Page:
Not long ago, D.C.'s mayor promised to make the nation's capital "the healthiest, greenest, and most livable city in the nation."
D.C.'s Taxicab Commission may have another plan in mind. On Monday, it released new regulations that restrict the use of fuel-efficient vehicles like the Prius.
These rules affect "sedan services" -- hired cars that aren't hailed on the street. NBC Washington detailed the new (some say quite confusing) rules, which include a requirement that sedans have a passenger volume of at least 95 cubic feet -- which is a hair bigger than most Prius models. The 2012 Prius III, for example, which gets 51 miles per gallon in the city, has a passenger volume of 93.7 cubic feet.
The commission denies that its rules will have too great an effect on the use of fuel-efficient vehicles in D.C. -- from Monday's statement:
[A]lthough it would not be appropriate to add in the Prius or other basic, economy cars here, it is also patently untrue that no hybrids could be operated as sedans under the new rules. Thus, the definitions, as written, directly serve the need to conserve fuel and protect the environment, without compromising other important interests at stake in the definitions.
Citing environmental concerns, this view has its detractors. "Not appropriate to add in the Prius? The Commission argues that since they only ban the most well-known and most well-tested hybrid sedan on the road today that their standard is still pro-environment," writes Matt Browner Hamlin in the blog Greater Greater Washington. "That doesn't make any sense."
Hamlin got a partial list of the vehicles the commission has approved -- it includes the 102 cubic foot Bentley Flying Spur (11 miles per gallon in the city), the 102 cubit foot Jaguar XJ (15 miles per gallon in the city) and the 105 cubic foot Dodge Charger, which at this point has started looking downright green with its 19 miles per gallon in the city.
Of course, few think that Priuses themselves are the problem. Many observers see the regulations as targeted specifically at UberX, Uber's lower-cost on-demand car service that launched in early August, and uses hybrids, like the Toyota Prius, as well as other mid-range sedans.
Or as New York Times reporter Annie Lowrey put it on Twitter:
The D.C. Taxicab Commission has ruled your Prius cannot be an Uber taxi because... just because. http://t.co/4gBm6RfbQb
— Annie Lowrey (@AnnieLowrey) August 20, 2013
The luxury car service has indeed wrangled with regulators since first entering the D.C. market in Dec. 2011. Commission spokesperson Neville Waters denies, though, that these regulations are meant to impede Uber specifically.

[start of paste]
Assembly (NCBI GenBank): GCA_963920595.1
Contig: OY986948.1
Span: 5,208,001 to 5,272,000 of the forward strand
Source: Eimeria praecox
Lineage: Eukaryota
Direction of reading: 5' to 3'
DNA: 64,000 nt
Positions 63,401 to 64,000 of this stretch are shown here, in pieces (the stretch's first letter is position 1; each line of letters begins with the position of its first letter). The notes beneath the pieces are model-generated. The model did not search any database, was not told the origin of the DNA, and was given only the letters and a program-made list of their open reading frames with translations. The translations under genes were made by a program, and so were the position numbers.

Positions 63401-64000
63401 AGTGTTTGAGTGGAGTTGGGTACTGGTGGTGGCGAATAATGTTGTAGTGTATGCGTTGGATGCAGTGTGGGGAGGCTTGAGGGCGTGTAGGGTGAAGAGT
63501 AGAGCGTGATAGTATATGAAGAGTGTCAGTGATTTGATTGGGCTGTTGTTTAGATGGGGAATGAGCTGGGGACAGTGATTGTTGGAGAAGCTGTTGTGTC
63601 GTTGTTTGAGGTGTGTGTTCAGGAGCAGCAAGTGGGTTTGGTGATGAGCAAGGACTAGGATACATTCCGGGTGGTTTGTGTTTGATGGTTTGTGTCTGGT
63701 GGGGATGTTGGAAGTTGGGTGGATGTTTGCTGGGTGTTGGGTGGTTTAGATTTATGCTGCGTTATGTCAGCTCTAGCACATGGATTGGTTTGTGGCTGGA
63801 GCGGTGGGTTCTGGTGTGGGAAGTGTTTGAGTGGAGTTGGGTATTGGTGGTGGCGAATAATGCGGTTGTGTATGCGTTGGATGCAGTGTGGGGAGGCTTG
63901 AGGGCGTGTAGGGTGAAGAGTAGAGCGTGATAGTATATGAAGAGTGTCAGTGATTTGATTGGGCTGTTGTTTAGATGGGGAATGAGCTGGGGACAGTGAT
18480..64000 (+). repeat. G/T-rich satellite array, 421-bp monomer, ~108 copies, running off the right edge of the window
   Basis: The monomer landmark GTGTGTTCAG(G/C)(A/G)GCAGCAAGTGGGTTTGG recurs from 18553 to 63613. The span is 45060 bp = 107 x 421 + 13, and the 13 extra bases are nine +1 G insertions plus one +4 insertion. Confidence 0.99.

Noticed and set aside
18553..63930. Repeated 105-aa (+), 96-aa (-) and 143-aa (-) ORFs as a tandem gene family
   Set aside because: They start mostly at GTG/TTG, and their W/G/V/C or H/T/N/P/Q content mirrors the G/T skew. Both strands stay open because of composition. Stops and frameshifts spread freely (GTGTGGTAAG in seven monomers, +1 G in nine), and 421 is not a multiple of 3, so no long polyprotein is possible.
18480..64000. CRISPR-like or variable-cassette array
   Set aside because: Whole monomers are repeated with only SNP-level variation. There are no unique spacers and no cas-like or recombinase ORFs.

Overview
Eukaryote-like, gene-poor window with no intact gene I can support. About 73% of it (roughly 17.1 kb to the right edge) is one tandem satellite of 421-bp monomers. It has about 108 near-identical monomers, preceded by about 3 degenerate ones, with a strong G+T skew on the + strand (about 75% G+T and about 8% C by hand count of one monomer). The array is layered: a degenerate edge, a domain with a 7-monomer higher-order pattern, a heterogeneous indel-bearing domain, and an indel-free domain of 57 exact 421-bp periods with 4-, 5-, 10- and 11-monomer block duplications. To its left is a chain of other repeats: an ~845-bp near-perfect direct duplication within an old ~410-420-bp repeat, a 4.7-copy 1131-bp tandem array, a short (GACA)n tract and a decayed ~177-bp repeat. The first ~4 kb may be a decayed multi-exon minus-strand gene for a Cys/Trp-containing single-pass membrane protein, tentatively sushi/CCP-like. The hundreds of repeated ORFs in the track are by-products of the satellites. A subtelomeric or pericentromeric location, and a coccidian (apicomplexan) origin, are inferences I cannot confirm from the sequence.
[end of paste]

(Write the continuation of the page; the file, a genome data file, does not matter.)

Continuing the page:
Rather, he told The Huffington Post, the agency's concern in this case has to do with protecting taxis -- a number of which are Priuses, and which can be hailed on the street -- from having to compete with on-call cars of the same make, creating an "unfair disadvantage to the taxi." (An explanation which failed to impress Greater Greater Washington commenters, one of whom asked, "Why is it more important to the DCTC to enable rent seeking behavior on the part of taxi drivers than it is to provide the consumer with fair and flexible mobility options?")
As the Washington City Paper reported, the commission may still change its mind:
The commission just launched an Industry Panel—made up, it should be noted, of a several taxicab commissioners—that will assess the changing nature of the cab service market, and, in part, make a recommendation to the full cab commission on the new regulations by the end of the year. Which means there's a possibility the new regulations won't stay on the books for long. The panel's first meeting is in late September.
Meanwhile, in a blog post on the Uber website, the company said "we’re still figuring out how to operate within this regulatory environment, rest assured that we do not plan to take this lying down."
And neither does D.C. Councilmember Mary M. Cheh (D-Ward 3), who's been highly critical of the commission's new sedan requirements, calling them anti-competitive and predicting they will "discourage consumer choice."
Cheh, who is also a law professor at George Washington University Law School, told HuffPost that she's "very disappointed," but is now looking to legislative solutions which she hopes to introduce at or soon after the next council session, on Sept. 17.
She "hasn't touched base" with her colleagues on the D.C. Council yet, Cheh said, but "my instinct tells me I'll get support for this."
Flickr photo by izik, used under a Creative Commons license